Friday, 15 August 2008

Providing for SEN - whose responsibility?

I am a governor in a Special School with pupils with a HUGE range of needs, many of which are overtly represented in the children's Statements (I don't want to go into 'many' 'most' or 'all' in this post - that's for elsewhere another time). Now a question that I have been raising is where the ultimate responsibility lies for provision of what you might call 'non-educational' needs. Let me explain what I mean - and I am deliberately caricaturing a position here to stimulate dialogue.

The caricature is that teachers are there to impart knowledge/skills and that everything else is either to facilitate the pupils' learning or to more generally help thier lives and development. The Statement will list the required provision - let's say Speech Therapy, Hydrotherapy, Physiotherapy, help with personal hygeine (toiletting), Psychological Support - the question is who must take ultimate responsibility for providing all this support?

One position, which I suspect may be the default, is that the school has (or at least accepts, explicitly or implicitly) responsibility. Another is that the various 'other agencies' outside the education service (and I mean that in the administrative sense) must accept their own responsibilities. For instance, Physio is often provided (or not - that is the point of this post!) by the Health Service - but what happens when they are understaffed or just incompetent and unable or unwilling to deliver the requirements of the statement? The school fills the gap, resulting in the efforts of our 'teaching professionals' being diverted from ther primary duties. Or how about hydrotherapy? Teachers are trained to teach, and SEN teachers have a special set of skills that do not necessarily include (nor, I would argue, do they need to include) supervising hydrotherapy sessions. But again, who else will do it?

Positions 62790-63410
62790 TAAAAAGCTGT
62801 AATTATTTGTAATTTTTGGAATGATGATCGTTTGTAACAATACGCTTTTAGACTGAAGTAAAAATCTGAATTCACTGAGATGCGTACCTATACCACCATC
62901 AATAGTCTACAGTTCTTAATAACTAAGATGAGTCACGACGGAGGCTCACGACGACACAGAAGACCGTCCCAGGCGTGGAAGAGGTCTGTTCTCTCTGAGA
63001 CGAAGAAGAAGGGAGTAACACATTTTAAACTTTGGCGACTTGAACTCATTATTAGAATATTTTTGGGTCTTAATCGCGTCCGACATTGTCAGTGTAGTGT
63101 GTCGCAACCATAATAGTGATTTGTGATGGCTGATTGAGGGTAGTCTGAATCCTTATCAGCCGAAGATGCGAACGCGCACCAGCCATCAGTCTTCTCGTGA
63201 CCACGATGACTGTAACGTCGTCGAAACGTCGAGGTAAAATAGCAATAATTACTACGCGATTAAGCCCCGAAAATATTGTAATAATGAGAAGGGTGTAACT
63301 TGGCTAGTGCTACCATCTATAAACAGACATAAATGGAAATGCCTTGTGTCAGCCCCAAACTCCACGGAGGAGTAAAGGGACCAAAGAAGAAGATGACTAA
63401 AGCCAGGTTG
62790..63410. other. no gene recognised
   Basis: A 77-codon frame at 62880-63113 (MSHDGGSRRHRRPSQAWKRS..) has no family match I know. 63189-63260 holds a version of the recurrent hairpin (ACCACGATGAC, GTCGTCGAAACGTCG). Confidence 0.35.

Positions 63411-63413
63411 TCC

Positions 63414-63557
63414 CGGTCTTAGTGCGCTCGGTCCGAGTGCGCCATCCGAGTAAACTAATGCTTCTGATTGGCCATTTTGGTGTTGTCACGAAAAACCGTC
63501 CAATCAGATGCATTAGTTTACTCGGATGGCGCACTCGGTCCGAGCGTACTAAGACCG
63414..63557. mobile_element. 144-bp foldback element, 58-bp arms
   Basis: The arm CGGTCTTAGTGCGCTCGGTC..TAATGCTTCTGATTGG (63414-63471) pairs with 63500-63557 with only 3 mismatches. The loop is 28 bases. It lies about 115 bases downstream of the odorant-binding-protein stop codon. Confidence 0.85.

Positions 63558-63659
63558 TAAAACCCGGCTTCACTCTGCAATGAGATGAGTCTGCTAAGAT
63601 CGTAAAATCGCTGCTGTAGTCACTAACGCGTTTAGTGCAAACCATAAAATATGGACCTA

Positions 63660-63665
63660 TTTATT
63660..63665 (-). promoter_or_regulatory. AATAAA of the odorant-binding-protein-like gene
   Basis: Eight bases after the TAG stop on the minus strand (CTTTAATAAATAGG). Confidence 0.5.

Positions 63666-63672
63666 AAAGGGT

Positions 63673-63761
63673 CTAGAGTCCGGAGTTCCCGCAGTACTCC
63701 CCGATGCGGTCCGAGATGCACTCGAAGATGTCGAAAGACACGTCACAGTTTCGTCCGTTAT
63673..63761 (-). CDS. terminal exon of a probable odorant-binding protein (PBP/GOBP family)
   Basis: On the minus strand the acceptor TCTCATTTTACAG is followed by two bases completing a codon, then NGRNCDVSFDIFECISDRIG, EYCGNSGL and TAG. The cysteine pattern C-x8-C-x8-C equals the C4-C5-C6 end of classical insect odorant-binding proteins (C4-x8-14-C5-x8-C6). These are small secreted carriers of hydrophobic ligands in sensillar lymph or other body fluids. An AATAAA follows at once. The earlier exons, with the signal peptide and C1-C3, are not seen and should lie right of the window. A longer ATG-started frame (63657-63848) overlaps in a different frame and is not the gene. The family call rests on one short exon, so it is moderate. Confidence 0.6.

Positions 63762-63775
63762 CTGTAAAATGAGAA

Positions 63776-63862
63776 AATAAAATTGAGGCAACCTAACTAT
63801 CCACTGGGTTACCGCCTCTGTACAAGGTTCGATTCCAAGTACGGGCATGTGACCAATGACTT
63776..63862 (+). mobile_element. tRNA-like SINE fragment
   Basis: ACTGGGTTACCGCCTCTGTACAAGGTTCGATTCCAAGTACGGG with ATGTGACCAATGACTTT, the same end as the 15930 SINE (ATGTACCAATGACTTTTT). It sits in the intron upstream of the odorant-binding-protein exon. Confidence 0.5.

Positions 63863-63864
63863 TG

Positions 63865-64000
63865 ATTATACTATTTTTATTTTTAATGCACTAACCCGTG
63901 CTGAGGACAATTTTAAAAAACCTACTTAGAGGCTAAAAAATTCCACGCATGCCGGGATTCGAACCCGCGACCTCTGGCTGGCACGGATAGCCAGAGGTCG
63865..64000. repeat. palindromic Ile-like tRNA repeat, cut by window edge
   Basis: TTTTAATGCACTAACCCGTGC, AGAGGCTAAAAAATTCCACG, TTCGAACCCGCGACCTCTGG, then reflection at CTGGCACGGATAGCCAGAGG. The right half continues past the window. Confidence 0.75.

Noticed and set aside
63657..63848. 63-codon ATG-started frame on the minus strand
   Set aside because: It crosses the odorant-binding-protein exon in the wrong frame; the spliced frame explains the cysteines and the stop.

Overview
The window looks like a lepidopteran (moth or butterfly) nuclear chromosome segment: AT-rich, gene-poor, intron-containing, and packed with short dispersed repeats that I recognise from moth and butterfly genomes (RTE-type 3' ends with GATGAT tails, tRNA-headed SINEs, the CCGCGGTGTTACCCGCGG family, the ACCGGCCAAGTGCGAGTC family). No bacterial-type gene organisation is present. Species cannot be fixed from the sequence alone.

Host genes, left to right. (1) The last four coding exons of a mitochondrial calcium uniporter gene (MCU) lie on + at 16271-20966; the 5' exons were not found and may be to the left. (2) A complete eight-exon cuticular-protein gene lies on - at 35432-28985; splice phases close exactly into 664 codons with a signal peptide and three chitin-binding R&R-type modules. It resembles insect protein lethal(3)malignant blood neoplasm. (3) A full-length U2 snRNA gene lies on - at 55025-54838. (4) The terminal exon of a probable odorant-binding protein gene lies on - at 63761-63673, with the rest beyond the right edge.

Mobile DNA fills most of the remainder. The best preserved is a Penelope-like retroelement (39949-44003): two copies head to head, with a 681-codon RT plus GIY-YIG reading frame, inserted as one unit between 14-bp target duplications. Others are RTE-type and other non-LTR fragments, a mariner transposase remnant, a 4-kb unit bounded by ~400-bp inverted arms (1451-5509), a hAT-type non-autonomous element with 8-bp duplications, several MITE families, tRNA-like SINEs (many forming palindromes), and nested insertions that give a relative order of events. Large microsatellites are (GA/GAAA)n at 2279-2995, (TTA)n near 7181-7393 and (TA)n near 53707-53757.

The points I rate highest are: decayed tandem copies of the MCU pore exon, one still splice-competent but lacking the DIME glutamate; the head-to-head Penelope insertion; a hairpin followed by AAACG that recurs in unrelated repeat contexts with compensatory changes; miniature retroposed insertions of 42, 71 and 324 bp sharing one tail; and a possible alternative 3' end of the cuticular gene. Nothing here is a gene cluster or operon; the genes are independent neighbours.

One big challenge here is parental expectation, where often they do not understand the nature of the system and school staff become seen as being totally responsible for delivering a child's needs (we once even had a parent expecting us to arrange an optician appointment and get glasses for their child!).

I think that it is time that all support professions accepted their specific responsibilities and stood up to be counted when things are not delivered.